Diet rich in plant protein may prevent type 2 diabetes:
Eating a diet with a higher amount of plant protein may reduce the risk of type 2 diabetes, according to researchers from the University of Eastern Finland. While plant protein may provide a protective role, meat protein was shown to increase the risk of type 2 diabetes.
More than 29 million people in the United States are affected by diabetes, with type 2 diabetes accounting for between 90 & 95% of all cases. An essential part of managing diabetes is partaking in regular physical activity, taking medications to lower blood glucose levels, and following a healthful eating plan.
According to the National Institute of Diabetes and Digestive and Kidney Diseases, healthy eating consists of consuming a variety of products from all food groups, with nonstarchy vegetables taking up half of the plate, grains, or another starch on 1/4 of the plate, and meat or other protein comprising the final fourth.
It is recommended that fatty or processed meat should be avoided and lean meat, such as skinless chicken, should be opted for as an alternative.
Mean consumption has frequently been explored as a variable associated with diabetes, and the previous research has found a link between a high overall intake of protein and animal protein, and a greater risk of type 2 diabetes. Eating plenty of processed red meat, in particular, has been connected with the condition.
The new research – published in the British Journal of Nutrition – adds to the growing body of evidence suggesting that the source of dietary protein may be important in altering the risk of developing type 2 diabetes.
The researchers set out to investigate the links between different dietary protein sources and type diabetes risk. They used data from Kuopio Ischaemic Heart Disease Risk Factor Study (KIHD), which was carried out by the University of Eastern Finland.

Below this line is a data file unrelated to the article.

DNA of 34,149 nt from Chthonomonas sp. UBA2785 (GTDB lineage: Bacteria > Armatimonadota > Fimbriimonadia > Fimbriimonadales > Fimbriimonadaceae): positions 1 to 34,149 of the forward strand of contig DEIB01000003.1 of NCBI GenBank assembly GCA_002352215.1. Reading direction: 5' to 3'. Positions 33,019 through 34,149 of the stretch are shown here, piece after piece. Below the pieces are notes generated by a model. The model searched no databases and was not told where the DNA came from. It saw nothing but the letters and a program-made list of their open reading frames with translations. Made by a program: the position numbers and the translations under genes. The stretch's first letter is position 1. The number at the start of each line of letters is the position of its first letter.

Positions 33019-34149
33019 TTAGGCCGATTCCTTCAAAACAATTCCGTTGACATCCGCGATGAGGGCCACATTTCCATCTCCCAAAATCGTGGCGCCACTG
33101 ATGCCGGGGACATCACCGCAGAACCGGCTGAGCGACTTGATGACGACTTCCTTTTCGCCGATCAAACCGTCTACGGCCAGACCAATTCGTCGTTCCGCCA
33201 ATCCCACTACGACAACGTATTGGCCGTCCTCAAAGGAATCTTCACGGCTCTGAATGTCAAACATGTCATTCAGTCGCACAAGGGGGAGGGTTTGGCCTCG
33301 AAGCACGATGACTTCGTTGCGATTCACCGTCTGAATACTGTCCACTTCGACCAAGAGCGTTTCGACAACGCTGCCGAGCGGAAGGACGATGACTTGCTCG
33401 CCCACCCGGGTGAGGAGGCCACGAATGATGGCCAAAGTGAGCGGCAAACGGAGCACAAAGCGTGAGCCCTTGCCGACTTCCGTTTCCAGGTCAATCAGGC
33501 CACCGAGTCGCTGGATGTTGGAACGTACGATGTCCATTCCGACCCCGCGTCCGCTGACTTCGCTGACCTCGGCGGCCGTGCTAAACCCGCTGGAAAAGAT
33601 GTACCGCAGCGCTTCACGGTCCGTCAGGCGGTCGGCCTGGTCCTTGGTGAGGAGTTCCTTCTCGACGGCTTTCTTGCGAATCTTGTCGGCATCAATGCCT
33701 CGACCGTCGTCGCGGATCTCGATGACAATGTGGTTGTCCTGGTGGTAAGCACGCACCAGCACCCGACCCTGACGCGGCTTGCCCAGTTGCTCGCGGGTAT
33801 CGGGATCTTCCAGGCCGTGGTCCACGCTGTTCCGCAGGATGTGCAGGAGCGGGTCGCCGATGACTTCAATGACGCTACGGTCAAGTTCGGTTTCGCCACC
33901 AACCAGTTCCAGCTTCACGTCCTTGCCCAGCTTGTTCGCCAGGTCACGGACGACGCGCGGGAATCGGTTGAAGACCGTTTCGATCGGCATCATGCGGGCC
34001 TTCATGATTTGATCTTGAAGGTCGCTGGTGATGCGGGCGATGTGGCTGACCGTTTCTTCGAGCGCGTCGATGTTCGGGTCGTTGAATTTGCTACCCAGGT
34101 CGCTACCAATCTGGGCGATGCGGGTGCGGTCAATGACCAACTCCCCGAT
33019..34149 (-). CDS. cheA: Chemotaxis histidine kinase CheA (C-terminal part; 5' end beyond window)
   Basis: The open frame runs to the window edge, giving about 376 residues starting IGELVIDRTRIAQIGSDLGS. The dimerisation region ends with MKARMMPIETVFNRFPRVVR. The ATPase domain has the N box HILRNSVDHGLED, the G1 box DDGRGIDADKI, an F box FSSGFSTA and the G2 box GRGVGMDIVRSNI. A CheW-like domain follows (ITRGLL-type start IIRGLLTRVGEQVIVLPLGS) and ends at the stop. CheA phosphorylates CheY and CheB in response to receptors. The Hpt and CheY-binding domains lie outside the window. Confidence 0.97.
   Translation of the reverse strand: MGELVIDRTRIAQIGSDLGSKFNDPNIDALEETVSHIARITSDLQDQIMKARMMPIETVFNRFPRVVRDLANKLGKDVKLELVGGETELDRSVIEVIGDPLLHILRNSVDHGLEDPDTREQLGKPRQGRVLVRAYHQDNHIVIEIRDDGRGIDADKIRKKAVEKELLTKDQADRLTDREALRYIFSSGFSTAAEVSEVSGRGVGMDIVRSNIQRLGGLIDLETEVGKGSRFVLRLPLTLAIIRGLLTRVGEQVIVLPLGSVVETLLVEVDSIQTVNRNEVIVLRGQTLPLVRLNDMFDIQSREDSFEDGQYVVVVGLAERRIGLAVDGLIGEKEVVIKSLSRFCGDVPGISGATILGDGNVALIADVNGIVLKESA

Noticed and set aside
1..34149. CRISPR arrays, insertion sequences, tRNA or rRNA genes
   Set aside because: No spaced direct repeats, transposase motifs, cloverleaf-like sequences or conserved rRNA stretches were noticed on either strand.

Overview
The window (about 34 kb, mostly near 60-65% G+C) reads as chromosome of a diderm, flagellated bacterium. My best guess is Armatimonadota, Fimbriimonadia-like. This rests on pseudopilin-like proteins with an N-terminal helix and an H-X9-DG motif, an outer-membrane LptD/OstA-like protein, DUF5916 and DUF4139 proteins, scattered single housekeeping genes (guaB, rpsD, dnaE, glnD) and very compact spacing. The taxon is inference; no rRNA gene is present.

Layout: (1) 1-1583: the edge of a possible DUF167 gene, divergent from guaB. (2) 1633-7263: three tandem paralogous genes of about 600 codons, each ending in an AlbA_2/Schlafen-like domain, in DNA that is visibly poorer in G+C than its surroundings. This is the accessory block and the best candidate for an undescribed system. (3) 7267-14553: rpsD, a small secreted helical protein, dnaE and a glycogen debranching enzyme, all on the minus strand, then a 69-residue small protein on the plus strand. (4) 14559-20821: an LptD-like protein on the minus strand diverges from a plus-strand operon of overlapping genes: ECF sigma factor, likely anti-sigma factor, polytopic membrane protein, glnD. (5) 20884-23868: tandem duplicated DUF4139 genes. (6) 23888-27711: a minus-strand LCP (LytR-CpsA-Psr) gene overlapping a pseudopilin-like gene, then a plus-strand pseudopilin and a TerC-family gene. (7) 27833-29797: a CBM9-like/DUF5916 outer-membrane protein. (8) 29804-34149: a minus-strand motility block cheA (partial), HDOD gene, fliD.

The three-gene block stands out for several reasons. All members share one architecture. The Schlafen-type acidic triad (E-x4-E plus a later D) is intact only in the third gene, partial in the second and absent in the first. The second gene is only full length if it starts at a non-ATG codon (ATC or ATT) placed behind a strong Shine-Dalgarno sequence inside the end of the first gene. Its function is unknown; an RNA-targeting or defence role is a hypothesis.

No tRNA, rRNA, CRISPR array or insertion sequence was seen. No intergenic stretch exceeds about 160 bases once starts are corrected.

When the KIHD study began in the years between 1984 and 1989, the diets of 2332 men aged 42 and 60 years old were assessed. None of the individuals had type 2 diabetes at the onset of the study. Over the course of the 19-year follow-up, 432 men were diagnosed with type 2 diabetes.
High plant protein intake decreased type 2 diabetes risk by 35%
Jyrki Virtanen, a certified clinical nutritionist and an adjunct professor of nutritional epidemiology at the University of Eastern Finland, and colleagues discovered that a diet high in meat was associated with an increase in the risk of type 2 diabetes. The association was seen across all types of mean in general, including processed and unprocessed red meat, white meat, and variety meats.
the researchers say that the association may be a result of compounds found in meat other than protein since meat protein alone was not connected with the risk of diabetes.
Male study participants who had the highest intake of plant protein were 35% less likely to develop type 2 diabetes than men with the lowest protein plant intake. Furthermore, using a computer model, Virtanen and team estimate that replacing around 5 grams of animal protein with plant protein per day would diminish diabetes risk by 18%.
The link between plant protein and reduced diabetes risk may be explained by the effect of plant protein in the diet on blood glucose levels. Those people who consumed more plant protein had lower blood glucose levels at the start of the study.
The primary sources of plant protein are the study were grain products, with additional sources including potatoes, and other such vegetables.
A diet preferred plant protein to meat protein may help prevent type 2 diabetes. The authors conclude that:
“Replacing 1% of energy from animal protein with energy from plant protein was associated with [an] 18% decrease of type 2 diabetes. This association remained after adjusting for BMI. In conclusion, favoring plant and egg proteins appears to be beneficial in preventing type 2 diabetes.”
Overall protein, dairy protein, and fish protein were not connected to the risk of type 2 diabetes. The team also reveals that confirming the group’s earlier studies, a higher intake of egg protein was identified as able to lower the risk of type 2 diabetes.